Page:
To conclude, this new edition is better overall than its predecessor. The differences are not substantial, but enough to justify a new edition. Most of the old typos have been corrected, but a few remain, and some new ones have been unfortunately added. As to the quality of the text as a teaching tool, I have used it in the past to teach the fourth semester of Latin, and I would still recommend it. It is not faultless, but the best commentaries on Catullus nowadays available are far too advanced for beginners. I find it useful whenever a textbook refers to a standard Latin grammar for further explanations. G. says (xiv) that his “commentary makes occasional reference” to Allen and Greenough. Indeed this is one of the best grammar books available in English, and yet it is too advanced (and expensive) for beginners. My experience suggests to me that very few students will bother to check it out. Moreover, G’s references to it are very “occasional.” I believe that, for textbooks of this level, students should be referred to a text they are familiar with, such as Wheelock, or to a relatively accessible and inexpensive grammar such as Bennett’s.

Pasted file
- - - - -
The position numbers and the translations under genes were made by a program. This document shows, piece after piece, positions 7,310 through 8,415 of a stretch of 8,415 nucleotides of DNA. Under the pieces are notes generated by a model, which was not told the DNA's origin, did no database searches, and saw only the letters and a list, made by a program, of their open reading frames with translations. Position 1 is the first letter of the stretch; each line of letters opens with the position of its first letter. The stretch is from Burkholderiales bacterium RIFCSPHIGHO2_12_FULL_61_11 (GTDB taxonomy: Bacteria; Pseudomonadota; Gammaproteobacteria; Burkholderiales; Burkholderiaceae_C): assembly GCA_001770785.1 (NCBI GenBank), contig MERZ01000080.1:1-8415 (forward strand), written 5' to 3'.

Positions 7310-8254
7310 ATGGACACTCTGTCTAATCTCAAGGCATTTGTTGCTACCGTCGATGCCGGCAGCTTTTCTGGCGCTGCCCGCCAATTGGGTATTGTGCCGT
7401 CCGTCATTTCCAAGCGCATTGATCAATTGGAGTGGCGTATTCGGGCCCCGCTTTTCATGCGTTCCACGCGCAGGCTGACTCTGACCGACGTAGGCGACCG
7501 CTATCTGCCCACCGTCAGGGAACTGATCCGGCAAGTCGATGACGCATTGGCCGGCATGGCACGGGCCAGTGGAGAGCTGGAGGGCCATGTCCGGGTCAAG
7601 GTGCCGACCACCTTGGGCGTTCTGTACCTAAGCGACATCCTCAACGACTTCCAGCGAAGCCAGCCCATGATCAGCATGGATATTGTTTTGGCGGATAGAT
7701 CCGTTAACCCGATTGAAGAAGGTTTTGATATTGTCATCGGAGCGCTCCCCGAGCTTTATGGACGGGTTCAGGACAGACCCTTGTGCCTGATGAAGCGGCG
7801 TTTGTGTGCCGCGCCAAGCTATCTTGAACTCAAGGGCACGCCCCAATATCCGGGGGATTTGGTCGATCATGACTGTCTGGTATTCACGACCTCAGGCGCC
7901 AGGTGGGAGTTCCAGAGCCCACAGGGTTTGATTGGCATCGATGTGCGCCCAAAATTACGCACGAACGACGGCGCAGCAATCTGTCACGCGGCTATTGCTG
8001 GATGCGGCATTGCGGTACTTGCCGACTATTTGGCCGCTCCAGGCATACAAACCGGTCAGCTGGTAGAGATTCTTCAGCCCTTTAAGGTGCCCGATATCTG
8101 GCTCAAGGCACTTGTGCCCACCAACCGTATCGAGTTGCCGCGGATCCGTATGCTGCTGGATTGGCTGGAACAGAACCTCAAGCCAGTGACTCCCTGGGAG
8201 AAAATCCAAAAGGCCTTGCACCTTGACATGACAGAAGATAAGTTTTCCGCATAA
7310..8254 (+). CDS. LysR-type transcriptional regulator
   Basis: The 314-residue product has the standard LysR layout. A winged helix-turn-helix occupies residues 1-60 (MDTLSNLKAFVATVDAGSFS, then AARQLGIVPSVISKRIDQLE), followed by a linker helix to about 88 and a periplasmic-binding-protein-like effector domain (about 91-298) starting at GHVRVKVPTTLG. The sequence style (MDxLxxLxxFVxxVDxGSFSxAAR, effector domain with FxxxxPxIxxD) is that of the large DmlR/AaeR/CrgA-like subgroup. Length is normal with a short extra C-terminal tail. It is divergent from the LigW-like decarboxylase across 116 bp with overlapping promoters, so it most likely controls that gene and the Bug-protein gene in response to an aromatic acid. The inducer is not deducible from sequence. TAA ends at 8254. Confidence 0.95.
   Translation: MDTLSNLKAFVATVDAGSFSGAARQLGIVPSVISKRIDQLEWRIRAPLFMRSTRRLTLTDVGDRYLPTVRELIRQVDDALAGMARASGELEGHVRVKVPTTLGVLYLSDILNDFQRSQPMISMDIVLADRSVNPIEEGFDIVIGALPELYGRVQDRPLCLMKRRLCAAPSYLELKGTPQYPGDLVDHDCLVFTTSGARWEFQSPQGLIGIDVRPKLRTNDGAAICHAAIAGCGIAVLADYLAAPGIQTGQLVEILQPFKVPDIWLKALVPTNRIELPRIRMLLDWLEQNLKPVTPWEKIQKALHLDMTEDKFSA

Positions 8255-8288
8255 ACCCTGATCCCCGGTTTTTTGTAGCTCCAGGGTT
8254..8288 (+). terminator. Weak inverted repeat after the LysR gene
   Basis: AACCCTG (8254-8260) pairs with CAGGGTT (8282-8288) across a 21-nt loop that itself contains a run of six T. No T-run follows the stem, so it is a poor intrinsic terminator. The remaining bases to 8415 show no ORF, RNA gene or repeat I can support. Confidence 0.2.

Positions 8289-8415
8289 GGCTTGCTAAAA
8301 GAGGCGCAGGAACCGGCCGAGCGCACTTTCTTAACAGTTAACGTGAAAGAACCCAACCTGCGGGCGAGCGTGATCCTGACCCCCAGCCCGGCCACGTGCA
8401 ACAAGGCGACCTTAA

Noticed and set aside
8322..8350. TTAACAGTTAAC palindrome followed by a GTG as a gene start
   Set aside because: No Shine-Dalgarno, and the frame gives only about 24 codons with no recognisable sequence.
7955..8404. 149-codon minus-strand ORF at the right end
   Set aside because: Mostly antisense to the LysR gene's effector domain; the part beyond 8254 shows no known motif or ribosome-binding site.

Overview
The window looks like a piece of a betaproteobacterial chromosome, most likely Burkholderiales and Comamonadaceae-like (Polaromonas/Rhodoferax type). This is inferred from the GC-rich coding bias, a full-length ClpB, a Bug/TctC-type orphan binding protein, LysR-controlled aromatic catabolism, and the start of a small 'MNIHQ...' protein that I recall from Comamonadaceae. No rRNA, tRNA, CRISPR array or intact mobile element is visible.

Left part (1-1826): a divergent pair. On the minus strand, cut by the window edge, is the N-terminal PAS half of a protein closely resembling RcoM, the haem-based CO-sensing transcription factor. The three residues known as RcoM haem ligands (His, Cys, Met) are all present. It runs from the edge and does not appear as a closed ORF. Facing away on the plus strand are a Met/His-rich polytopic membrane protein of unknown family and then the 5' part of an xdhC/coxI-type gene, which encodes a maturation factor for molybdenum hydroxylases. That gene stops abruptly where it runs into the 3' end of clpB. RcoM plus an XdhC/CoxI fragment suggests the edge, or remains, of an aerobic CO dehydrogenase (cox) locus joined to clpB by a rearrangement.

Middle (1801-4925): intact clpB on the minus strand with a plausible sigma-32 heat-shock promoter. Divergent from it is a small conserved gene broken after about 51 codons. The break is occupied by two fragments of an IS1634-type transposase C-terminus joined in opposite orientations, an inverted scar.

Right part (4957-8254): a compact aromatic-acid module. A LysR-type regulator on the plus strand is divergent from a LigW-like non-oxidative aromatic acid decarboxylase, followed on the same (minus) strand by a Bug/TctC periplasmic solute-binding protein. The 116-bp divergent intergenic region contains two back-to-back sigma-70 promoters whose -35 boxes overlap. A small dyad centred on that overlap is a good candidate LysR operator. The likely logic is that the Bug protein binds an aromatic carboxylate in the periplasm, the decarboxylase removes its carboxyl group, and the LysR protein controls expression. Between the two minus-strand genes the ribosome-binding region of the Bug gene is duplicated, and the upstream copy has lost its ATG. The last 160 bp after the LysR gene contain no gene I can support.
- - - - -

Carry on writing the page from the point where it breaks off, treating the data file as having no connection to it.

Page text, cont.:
G.’s The Student’s Catullus is a solid textbook, helpful and well structured, and the student who is reading Catullus for the first time will appreciate its clarity , relative simplicity, and the helpful tools it provides.


1. Reviews to the first editions are by Elizabeth Block (BMCR 1991.02.04), David A. Traill ( CW 84.3: 1991), J.C. Yardley ( Phoenix 45: 1991), P. Pietquin ( LEC 60: 1992), and Roland Mayer ( CR 43.2: 1993); to the second edition by Brian Arkins ( CI 8: 2001), and Pol Tordeur ( AC 69: 2002).

2. For a fuller account see R.F. Thomas (1984), ‘Menander and Catullus,’ RhM 127: 308-16.

3. A similar thing happens in the notes, too (e.g. p.159 χιονέους, but p.118 akmé).